Difficulties regulating body functions

The autonomic nervous system controls many of our important body functions including blood pressure, heart rate, sweating and digestion. The part of the brain responsible for this is often damaged in LBD, leading to dizziness, fainting and problems with constipation.

hometouch care guide

Sleep disturbance

Dementia with lewy bodies early symptoms include sleep disturbances. Individuals affected may have long naps in the day. Sleep behaviour disorder can cause problems during the rapid-eye-movement phase of sleep, which results in people physically acting out their dreams. This can lead to flailing and kicking of arms and legs, which can be very difficult for anyone sharing the bed.

Problems with mood and motivation

Mood disturbances is one of the prominent features of lewy body dementia Many people with LBD struggle with concentration, they may feel apathetic and spend a lot of time staring into space. These symptoms can come and go, so that there may be some periods where the individual is bright and alert, followed by spells of confusion and drowsiness. Depression is also common during the course of the illness.

Reading about some of the symptoms of the disease can be frightening, however the progression of dementia with Lewy bodies varies between people. Getting early support can help make life a little easier. Home-care can adapt to your evolving needs, so that you can continue to live safely in your own home. Your doctor may be able to prescribe medication to reduce hallucinations, help with sleep and ease movement and tremor. You may also find that physiotherapy and occupational therapy can support your function, so that you can get on with everyday tasks and maintain your wellbeing and independence for as long as possible.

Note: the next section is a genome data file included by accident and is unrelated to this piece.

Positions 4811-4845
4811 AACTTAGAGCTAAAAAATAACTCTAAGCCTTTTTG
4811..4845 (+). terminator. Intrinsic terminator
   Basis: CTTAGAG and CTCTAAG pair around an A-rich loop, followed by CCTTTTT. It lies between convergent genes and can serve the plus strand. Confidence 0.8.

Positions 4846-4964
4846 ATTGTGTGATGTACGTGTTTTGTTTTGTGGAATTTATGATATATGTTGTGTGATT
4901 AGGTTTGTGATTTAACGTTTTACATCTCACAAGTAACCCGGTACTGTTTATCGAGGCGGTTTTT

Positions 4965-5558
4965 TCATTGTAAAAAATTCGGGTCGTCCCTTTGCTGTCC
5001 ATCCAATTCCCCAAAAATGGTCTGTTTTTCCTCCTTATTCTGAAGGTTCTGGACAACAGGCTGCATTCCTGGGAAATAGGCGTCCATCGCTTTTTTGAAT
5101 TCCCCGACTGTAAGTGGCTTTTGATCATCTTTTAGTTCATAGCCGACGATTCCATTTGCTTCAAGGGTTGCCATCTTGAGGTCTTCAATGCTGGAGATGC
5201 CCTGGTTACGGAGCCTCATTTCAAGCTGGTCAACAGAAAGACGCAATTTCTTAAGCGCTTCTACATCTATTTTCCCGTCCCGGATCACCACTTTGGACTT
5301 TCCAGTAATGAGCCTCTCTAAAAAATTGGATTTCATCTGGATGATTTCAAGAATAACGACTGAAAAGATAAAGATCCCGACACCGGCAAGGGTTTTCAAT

7 stages of Lewy body dementia

The manifestation of Lewy body dementia varies according to the stage. The stages of Lewy body dementia are as follows

Stage 1: This is usually asymptomatic. Patient appears completely normal. However, some patient may show very early symptoms such as daytime sleepiness and mood disturbances. Imaging studies may show some incidental findings.

Stage 2: At this stage, the patient shows mild symptoms of Lewy body dementia. These include mild forgetfulness such as having difficulty in identifying a familiar object or forgetting names. The patient continues his/her daily life activities.

Stage 3: The symptoms are still typically mild at this stage. The patient may experience minor memory issues, forgetfulness, concentration problems and may have difficulty in continuing daily life activities. There is an increased risk of fall.

Stage 4: The diagnosis is confirmed at this stage. The intensity of symptoms becomes moderate. Memory issues become quite severe. The typical Lewy body dementia hallucination may be less severe but daytime sleeping is increased. Other symptoms like tremors and difficulty in speaking starts. Additional common symptoms are difficulty swallowing, choking, aspiration and excessive drooling. The daily life activities become difficult. Patient may experience falls more frequently.

Stage 5: Advanced stages of Lewy body dementia start from here. Patient has to struggle a lot with daily activities. The symptoms become moderately severe here. The patient cannot stay alone at this stage and needs 24 hours supervision. The memory loss is significant with constant delusion and confusion making the patient eventually paranoid.